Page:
A Messianic religious movement considered to be a Jewish heresy. Sabbatianism originated in Turkey in the seventeenth century, and drew its inspiration from the Lurian interpretation of the Kabbala (Itzhaak Luria). The founder and leader of this movement was Shabbetai Tzevi. Sabbatianism as an ideology was formulated by Natan of Gaza (1643-80), and was focused on problems related to the origins of evil, sin and universal salvation, further developing Luria's Kabbalistic reflections. History began with the creation of the world, but it caused the division of divine sefirot (sefira); Shekhina was, however, imprisoned in the material world, in a "shell of evil".

Sabbatianists believed that by extracting the "divine sparks" from the "shell of evil", it is possible to turn back this process, bringing about a reunion of Shekhina and the sefira known as Tiferet. Jews did this by observing religious laws, and also over the course of their history, which imitates the "expulsion" of God at the time of the emanation of the sefirot. Jews first had to leave Jerusalem, then Spain, in order to acquire as many "divine sparks" as possible during their peregrinations. They were nevertheless also imprisoned in "shells", which remained beyond the reach of pious Jews, "in the depths of sin". Shabbetai Tzevi, with selected of his supporters, in going "to the depths of sin", was to release them from the chains and, ending the entire process, was supposed to result in the advent of the Messianic era.
At first Shabbetai Tzevi believed this would happen in 1666-hence the ostentatious breaking of Judaic religious laws, which belonged to the "old", "pre-Messianic" order. When the prophecy did not come true, and Shabbetai Tzevi was arrested and confronted with forced conversion to Islam, he said that Shekhina is imprisoned in that faith, which is why he seemed to convert to Islam after he went into "exile", along with a group of selected supporters. He believed that he had become a "vessel" preserving Shekhina, and as a result had became divine.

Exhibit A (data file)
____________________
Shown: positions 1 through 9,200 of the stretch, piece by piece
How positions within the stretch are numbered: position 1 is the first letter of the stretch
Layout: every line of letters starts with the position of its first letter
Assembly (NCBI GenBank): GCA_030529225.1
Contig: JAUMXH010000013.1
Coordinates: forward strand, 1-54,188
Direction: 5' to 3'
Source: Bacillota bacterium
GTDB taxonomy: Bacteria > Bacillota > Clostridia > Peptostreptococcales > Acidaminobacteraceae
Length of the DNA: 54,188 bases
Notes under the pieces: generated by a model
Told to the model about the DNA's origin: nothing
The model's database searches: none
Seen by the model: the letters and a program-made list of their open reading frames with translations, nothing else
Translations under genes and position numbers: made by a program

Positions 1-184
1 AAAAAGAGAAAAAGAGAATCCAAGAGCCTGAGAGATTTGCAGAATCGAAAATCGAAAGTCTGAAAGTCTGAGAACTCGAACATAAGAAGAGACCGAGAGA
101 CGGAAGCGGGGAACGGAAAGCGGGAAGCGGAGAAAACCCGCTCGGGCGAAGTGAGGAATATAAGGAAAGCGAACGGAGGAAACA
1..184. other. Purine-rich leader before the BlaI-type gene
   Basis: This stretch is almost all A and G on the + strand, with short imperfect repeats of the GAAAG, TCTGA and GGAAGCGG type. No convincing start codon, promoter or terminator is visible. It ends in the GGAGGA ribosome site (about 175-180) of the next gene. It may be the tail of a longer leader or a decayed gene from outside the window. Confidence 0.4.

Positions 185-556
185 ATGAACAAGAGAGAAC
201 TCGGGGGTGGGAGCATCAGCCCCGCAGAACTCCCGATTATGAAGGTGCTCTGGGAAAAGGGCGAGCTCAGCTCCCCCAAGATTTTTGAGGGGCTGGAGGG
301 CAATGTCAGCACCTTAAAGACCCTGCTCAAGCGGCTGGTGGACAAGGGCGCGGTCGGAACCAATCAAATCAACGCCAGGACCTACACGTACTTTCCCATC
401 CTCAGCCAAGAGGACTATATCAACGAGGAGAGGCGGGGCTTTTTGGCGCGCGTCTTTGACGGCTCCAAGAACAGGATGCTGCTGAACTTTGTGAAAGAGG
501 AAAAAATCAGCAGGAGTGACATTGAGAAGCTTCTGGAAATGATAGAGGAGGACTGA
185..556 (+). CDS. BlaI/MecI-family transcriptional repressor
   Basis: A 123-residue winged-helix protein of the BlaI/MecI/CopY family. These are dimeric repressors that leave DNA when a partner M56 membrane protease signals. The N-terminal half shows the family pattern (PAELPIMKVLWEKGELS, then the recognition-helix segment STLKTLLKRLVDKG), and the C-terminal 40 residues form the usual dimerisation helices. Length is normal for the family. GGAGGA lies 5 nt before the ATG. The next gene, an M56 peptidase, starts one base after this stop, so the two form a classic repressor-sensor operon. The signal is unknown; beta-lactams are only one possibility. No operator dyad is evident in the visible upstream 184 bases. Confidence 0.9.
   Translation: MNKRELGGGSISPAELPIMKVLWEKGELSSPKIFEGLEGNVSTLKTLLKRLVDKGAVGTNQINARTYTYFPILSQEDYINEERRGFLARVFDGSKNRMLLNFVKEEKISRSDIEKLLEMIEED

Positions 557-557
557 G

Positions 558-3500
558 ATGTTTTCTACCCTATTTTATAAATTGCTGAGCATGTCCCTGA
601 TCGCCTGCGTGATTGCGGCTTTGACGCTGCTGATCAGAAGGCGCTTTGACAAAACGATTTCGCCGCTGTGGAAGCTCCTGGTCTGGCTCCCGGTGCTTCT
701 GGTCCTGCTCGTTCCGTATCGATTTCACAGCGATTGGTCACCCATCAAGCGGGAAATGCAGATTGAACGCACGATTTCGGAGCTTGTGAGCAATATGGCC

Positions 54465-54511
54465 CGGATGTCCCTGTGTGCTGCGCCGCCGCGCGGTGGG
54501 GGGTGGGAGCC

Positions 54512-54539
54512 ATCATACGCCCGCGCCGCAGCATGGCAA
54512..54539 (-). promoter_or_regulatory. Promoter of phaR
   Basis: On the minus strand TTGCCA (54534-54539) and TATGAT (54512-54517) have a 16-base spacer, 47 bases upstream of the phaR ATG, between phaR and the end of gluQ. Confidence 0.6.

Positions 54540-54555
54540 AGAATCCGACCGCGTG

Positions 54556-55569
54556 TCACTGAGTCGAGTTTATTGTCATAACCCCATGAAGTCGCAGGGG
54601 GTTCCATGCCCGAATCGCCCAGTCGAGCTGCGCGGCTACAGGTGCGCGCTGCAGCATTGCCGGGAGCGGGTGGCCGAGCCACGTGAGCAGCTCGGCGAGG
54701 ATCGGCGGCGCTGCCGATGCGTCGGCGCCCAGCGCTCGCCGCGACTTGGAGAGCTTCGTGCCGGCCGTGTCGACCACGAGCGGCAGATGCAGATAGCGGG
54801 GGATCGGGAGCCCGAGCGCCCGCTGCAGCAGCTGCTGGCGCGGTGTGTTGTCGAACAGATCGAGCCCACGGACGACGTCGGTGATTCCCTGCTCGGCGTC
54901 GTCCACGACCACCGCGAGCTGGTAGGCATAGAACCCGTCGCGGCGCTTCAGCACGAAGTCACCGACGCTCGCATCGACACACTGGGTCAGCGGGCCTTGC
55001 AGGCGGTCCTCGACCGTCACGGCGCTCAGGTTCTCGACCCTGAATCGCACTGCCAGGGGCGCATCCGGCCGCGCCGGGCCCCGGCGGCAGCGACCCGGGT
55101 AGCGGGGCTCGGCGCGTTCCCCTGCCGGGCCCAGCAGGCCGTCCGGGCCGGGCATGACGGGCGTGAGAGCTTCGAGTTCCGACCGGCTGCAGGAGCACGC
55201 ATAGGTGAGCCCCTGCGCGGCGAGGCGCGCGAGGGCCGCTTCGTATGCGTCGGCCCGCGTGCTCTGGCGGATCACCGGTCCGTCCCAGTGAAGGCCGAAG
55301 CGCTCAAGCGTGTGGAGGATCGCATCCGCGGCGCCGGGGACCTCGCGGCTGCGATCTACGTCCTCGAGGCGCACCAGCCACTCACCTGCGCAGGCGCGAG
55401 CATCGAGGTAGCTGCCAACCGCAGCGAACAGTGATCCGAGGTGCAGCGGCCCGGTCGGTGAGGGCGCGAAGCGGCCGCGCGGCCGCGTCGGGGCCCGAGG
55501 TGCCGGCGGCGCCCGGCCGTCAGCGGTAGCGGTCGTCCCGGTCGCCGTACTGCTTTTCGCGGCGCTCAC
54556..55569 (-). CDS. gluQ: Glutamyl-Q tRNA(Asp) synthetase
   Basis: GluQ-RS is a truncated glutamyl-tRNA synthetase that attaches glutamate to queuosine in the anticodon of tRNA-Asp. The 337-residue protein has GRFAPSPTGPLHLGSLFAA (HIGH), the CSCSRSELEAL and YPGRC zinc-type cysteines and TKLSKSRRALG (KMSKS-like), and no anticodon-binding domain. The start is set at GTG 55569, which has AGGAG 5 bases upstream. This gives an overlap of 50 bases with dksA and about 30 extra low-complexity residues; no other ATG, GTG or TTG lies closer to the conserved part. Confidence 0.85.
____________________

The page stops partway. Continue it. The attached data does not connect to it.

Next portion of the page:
After Shabbetai Tzevi's death, two sects developed: one whose members were known as the Donme [Turkish, donme = converted], who believed Jakub Kerido was the Messiah; and the Koniozos, whose name comes from the name of its leader, Konio (Kunio) Ruso. Konio's son, Barucha Ruso, was believed to be the Messiah. Both sects were active among the Sephardim in Turkey (Adrianopol, Smyrna, Istanbul, Thessaloniki, Wallachia). During the nineteenth century, the sects disintegrated. By 1924, the Donme sect had just a few hundred members.
Several important activists of the Young Turk movement came from these circles, including K. Atat�rk (1881-1938), the first president of Turkey after the republic was proclaimed in 1922.
The Sabbatianist ideas influenced the Jewish elite in Europe, including Poland. Many kabbalists secretly studied them and became swept up in the expectation that the Messiah would return soon. Frankism, which developed in the eighteenth century, was clearly under the influence of the Koniozos sect; Jakub Frank, however, repeated Shabbetai Tzevi's act of apostasy, first converting to Islam, then to Catholicism.

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